An interview with Matt Bagley

by B Thornton- Harwood

Hailing from Manchester, New Hampshire, Matt Bagley started playing pop Lacrosse at the age of seven when he fell in love with the sport; in 2004 he moved to the UK, joining Walcountian Blues and last summer represented his adopted country in the World Championships, at the age of 32 he says frankly “my international career is at an end” but has sights set on top level coaching.

Matt came to this side of the pond when he applied for a classroom teaching job in  Surrey:  “When I was hired for the position, I began exploring lacrosse opportunities in the U.K. and stumbled across Blues who impressed me the most. I immediately felt at home with the members of the club. I have now played for them for 6 years, and hopefully will do so for many more!”

On his international career began three years whilst playing for Blues “England coaches scouted me during a South of England exhibition match when we played in Birmingham. They approached me after the game and asked if I would try out for Team England!”

Playing in last year’s Lacrosse World Championship was a dream come true, and I can’t even begin to relate all the wonderful memories I have of the experience. The actual tournament was an emotional roller coaster to say the least – with the Iroquois team not coming and then two overtime games against Japan and Australia – but I also made some life-long friends that I am still very close to, even though I live in London. Donning the England jersey was one of the greatest feelings in the world!”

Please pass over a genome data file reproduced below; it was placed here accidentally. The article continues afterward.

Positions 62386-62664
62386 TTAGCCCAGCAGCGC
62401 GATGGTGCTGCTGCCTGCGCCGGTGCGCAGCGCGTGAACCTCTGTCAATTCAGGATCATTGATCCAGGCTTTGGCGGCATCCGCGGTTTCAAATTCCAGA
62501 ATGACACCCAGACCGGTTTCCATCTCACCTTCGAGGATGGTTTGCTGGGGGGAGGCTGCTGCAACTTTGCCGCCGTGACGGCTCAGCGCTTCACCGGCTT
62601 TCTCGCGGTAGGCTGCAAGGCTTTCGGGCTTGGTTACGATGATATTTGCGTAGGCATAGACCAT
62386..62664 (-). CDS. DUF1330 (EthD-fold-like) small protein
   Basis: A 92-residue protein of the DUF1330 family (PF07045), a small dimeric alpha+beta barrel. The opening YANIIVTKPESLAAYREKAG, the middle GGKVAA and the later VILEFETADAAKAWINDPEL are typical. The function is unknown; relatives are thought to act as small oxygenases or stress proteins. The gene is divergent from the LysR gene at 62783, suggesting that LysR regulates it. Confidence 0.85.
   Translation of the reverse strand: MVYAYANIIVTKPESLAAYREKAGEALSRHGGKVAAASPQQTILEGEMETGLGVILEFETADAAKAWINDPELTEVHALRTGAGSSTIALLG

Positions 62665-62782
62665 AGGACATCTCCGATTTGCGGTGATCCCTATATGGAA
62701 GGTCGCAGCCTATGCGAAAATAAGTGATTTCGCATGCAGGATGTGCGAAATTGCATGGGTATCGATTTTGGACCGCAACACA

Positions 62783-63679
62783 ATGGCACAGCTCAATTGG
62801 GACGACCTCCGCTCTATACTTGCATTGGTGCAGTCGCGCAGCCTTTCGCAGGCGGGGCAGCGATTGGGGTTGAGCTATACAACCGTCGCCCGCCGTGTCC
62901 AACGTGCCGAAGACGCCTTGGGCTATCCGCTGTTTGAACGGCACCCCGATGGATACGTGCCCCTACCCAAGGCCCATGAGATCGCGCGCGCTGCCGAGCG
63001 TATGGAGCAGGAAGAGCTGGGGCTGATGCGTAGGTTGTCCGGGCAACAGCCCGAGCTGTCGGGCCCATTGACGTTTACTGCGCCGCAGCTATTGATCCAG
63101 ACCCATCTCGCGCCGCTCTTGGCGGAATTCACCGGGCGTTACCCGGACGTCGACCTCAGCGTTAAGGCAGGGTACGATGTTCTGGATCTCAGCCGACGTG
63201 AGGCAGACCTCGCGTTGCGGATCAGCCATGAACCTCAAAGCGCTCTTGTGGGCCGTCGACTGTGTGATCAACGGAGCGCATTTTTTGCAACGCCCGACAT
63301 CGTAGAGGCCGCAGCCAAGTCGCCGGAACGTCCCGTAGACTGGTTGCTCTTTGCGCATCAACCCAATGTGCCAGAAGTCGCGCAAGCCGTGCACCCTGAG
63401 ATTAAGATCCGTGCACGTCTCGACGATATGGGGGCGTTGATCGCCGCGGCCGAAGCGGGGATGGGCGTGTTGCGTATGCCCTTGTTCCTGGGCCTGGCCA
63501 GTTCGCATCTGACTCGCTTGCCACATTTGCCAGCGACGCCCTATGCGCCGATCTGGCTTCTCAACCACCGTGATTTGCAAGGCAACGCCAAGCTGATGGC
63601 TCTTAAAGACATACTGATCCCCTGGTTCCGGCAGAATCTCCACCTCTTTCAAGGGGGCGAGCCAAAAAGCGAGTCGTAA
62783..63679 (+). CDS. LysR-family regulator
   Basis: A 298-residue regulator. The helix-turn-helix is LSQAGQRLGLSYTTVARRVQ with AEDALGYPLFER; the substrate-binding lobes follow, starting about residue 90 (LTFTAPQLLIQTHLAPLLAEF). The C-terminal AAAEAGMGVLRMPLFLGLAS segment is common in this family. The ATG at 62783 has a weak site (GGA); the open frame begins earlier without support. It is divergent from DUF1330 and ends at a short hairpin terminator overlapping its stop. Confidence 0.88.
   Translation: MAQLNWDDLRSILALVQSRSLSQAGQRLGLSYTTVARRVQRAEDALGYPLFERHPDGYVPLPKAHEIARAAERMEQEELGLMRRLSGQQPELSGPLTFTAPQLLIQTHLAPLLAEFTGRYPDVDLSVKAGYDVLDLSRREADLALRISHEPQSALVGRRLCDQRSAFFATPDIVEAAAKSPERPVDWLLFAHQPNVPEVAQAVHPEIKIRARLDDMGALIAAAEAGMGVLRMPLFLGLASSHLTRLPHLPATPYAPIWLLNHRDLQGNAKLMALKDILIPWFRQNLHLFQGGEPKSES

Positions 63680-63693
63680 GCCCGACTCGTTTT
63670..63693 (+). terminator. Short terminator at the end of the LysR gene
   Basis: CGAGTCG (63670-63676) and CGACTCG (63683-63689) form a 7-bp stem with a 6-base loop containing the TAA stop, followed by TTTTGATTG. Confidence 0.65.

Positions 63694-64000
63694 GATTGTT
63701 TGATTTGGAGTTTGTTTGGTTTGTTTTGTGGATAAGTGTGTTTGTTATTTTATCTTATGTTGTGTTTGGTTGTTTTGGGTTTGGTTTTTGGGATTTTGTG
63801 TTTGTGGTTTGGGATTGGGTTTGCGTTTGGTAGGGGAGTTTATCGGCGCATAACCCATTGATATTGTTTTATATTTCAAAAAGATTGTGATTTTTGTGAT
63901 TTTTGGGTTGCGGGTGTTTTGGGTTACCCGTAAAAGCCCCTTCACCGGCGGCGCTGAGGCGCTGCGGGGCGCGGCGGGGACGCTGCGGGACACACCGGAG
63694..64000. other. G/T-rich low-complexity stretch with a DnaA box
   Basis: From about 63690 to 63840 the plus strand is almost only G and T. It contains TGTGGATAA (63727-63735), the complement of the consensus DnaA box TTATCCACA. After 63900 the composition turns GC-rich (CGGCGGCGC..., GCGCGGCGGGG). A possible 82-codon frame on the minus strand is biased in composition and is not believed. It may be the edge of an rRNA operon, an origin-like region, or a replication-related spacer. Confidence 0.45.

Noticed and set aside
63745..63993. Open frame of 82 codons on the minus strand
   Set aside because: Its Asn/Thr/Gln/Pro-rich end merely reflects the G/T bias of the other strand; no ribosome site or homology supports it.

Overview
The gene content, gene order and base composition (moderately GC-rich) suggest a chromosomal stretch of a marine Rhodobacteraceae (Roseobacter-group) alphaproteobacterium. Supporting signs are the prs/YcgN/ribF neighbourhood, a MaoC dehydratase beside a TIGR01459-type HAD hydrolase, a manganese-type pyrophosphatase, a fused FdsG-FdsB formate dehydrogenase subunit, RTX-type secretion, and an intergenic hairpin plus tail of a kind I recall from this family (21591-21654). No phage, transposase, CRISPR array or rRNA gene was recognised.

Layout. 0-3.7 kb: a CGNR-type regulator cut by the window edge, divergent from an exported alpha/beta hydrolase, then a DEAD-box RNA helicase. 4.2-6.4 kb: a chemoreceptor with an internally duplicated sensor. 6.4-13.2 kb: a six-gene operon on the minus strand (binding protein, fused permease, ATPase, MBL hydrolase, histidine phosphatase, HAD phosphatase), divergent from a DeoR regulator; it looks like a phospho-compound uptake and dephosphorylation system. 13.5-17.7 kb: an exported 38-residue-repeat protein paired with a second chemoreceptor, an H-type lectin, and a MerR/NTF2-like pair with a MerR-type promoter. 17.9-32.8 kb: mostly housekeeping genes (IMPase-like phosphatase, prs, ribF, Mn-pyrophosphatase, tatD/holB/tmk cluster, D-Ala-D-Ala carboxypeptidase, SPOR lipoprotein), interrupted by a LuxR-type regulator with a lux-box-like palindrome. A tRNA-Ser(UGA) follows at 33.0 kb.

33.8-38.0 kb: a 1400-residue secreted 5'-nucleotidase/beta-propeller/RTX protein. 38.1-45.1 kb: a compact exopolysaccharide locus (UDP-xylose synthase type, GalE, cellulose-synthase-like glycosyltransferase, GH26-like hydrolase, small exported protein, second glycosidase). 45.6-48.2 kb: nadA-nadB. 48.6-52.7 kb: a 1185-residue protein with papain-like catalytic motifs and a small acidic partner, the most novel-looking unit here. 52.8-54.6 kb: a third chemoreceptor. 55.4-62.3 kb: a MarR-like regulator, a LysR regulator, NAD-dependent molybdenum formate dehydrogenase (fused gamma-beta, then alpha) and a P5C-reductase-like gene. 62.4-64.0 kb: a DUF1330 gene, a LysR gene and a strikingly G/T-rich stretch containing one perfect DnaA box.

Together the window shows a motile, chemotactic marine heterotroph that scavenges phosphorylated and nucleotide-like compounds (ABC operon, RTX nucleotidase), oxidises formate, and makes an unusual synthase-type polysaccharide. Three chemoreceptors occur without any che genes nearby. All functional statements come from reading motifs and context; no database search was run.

When it comes to his future in the sport Matt has is very positive and has high aspirations; “years of lacrosse are starting to take their toll on my body, and while I will still lace up the boots for club games, my international career is at an end. So, I will continue playing for the Blues during the club season, but my focus will now shift to coaching at the international level. I may need to start at the bottom, but I would love to be the head coach of Team England at some point in my coaching career”.


Despite the growth of lacrosse within the UK over the past few years Matt explains why it’s not seeing the attention it perhaps deserves: “It is folly to think that we will steal kids away from football and rugby, which are monstrously funded and have constant exposure in the media, I understand that it is traditionally a winter sport, but I believe that we must move lacrosse to the summer if we are serious about growing the sport in this country.


“While the university lacrosse boom is fantastic, we will struggle to produce international-type players if we put a stick in their hands at 17 & 18-years-old. Move the club season to the summer, then you will begin attracting more kids at a younger age, who wouldn’t normally play the sport because they are already committed to other activities.”


When he’s not on the pitch Matt enjoys reading and spending time with his fiancée and and confesses “I have an unhealthy obsession with Ancient Greek history. I want to write a book about it one day – one that’s geared towards the age group I teach – but that’s a long term goal that will take a while to finally realize!”